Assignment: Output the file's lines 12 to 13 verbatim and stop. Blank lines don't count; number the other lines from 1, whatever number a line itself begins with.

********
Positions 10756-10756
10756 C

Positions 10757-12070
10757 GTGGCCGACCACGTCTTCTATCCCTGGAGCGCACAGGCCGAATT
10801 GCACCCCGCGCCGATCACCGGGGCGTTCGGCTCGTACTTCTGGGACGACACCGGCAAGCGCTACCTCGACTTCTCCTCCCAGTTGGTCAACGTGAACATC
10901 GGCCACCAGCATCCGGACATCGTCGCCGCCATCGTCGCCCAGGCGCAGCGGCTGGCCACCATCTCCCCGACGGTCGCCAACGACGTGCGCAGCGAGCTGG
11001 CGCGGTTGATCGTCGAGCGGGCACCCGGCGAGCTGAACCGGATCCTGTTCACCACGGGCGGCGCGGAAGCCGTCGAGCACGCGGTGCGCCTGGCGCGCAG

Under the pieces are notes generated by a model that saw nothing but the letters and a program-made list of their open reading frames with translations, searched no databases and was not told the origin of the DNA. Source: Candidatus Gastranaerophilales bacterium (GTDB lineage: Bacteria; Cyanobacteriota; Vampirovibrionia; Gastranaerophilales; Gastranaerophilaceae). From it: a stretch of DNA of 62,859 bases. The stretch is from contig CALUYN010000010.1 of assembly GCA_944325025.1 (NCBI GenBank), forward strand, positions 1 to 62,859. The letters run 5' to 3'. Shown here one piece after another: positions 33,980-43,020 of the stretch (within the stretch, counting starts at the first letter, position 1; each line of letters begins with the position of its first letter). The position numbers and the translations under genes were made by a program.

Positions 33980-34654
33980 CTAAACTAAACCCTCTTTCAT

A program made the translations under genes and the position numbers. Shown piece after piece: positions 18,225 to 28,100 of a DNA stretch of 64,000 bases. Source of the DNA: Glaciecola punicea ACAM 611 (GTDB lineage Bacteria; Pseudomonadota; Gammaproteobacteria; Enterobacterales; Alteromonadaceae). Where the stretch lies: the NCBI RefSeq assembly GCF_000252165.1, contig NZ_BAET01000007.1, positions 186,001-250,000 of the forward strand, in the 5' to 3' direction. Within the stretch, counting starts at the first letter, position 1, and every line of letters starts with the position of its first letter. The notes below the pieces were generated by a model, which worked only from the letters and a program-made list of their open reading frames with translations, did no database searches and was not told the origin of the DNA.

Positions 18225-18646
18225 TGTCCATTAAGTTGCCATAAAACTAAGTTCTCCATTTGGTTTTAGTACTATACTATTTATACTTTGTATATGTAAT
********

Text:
Positions 18225-18646
18225 TGTCCATTAAGTTGCCATAAAACTAAGTTCTCCATTTGGTTTTAGTACTATACTATTTATACTTTGTATATGTAAT